If rugby can play pro game, why can’t we?

Just last week on Second Captains Niall Quinn declared he would not advise his own son to move to an English club at 16.

If rugby can play pro game, why can’t we?

Quinn, who in his previous role as chairman at Sunderland signed many a 16-year-old Irish boy, said he would prefer if the best Irish players were more mature before they left for the UK.

This is all very well but Quinn, to be fair, recognised the problem is in getting them to stay. These boys need a viable alternative to going to the UK to pursue their goal of becoming a full-time professional footballer.

How many would turn down an apprenticeship with Sunderland to join a club in the League of Ireland as it stands today? Not too many. This is the problem.

Theoretically, the ideal alternative would be to join a full-time professional club in Ireland before leaving for the UK at a later more mature stage. Scandinavian countries employ such a policy, encouraging players to remain in their professional leagues until at least 18. This means their clubs receive better transfer money and the player is in a more mature position when he does move overseas. The problem is that today in Ireland this alternative does not exist and, what’s worse, the FAI doesn’t seem to have much interest in creating it.

Yet the IRFU has managed to employ professional rugby players in Ireland. Thus an ambitious young rugby player can dream of becoming professional, representing his country and even getting called up to the Lions without the need to leave the comfort of his family home.

The divergence with rugby exists despite the fact that each and every year Irish soccer is granted a ticket to one of the biggest annual competitions in the world, the Champions League, a competition far bigger in revenue earning capability, viewership and commercial exposure than its rugby equivalent. The money on offer in European soccer far outweighs that for European rugby. Access to European soccer should be a significant advantage to soccer clubs in Ireland, and in the long term to the national team.

Even so, Irish professional rugby is not dependent on European earnings. The IRFU formulated a plan that involved taking the revenue from the senior Irish international matches and using it to fund professional provincial teams.

So far this has proven to be a success with the retention of star players in Ireland and success in Europe for the provincial teams. The national team has undoubtedly profited from this also with improved performances, a player welfare scheme and a fuller trophy cabinet. It would be interesting to compare the amount spent by the IRFU on their provincial teams to the amount spent by the FAI on the League of Ireland.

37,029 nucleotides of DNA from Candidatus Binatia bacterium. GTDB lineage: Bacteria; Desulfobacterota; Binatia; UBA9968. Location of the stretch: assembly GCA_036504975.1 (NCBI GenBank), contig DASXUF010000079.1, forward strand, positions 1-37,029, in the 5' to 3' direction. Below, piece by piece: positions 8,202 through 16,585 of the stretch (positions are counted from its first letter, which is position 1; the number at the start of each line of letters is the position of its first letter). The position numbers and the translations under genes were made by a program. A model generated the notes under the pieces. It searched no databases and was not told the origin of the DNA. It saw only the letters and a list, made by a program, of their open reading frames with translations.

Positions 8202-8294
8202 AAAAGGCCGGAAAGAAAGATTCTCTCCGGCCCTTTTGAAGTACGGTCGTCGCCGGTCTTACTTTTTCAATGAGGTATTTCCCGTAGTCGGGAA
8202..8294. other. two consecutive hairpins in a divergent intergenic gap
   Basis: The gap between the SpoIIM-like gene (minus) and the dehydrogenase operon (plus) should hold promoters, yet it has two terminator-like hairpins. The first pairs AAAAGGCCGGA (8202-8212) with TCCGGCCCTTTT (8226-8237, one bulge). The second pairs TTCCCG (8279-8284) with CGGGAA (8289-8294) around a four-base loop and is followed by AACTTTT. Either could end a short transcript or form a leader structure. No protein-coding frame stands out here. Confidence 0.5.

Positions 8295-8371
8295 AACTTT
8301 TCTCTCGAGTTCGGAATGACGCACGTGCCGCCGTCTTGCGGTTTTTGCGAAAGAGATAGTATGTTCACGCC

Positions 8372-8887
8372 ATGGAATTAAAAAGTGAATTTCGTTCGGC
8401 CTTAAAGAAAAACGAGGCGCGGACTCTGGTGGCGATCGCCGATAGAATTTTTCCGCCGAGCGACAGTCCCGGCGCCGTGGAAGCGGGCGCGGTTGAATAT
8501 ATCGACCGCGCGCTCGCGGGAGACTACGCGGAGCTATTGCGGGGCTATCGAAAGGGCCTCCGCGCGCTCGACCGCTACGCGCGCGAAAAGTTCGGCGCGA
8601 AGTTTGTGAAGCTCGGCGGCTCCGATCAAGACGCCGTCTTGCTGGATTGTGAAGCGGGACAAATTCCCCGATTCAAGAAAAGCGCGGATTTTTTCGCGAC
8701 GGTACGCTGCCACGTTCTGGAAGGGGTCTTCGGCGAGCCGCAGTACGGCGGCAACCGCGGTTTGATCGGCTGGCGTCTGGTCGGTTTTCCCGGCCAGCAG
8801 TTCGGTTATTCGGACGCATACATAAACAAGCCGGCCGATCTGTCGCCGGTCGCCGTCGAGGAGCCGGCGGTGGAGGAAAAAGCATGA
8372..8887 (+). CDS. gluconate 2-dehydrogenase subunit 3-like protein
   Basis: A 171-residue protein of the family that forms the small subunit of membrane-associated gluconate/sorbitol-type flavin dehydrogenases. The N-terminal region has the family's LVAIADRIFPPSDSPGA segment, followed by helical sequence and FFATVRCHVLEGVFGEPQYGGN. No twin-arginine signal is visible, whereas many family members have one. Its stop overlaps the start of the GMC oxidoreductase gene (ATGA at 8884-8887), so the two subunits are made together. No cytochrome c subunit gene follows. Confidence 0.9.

Irish soccer and its clubs are in dire need of financial assistance, protection and an overarching plan. Currently, and in the absence of such a plan, our domestic football set-up resembles that of many African countries. African countries experience a deskilling of their domestic leagues by stronger European leagues taking players at a young age. This is a well understood phenomenon, described varyingly as the ‘Brawn-Drain’ or the ‘Foot-Drain’. It describes a cycle of under-protection of young players, the taking of young players to a foreign country and the deskilling and impoverishment of the home league.

We have one important advantage over African countries though. They have no access to European club competitions. It is time we started to exploit this advantage which we take for granted and under-utilise.

To appreciate what Irish football has access to, one only has to consider what huge English clubs across the water such as Everton, Aston Villa, Newcastle and even Manchester United would currently do to have a ticket to the Champions League every year. Irish football has one such ticket. In order to exploit this properly we need full-time clubs and full-time players.

The FAI should devise a strategy to support our domestic teams to proceed in European competitions into the future. This strategy would need to involve full-time (12-month contract) professional football. The young Irish soccer player would then have the same options available to a young Irish rugby player today.

Otherwise the following question remains outstanding for the Irish footballing community; if the rugby can do it, why can’t we?

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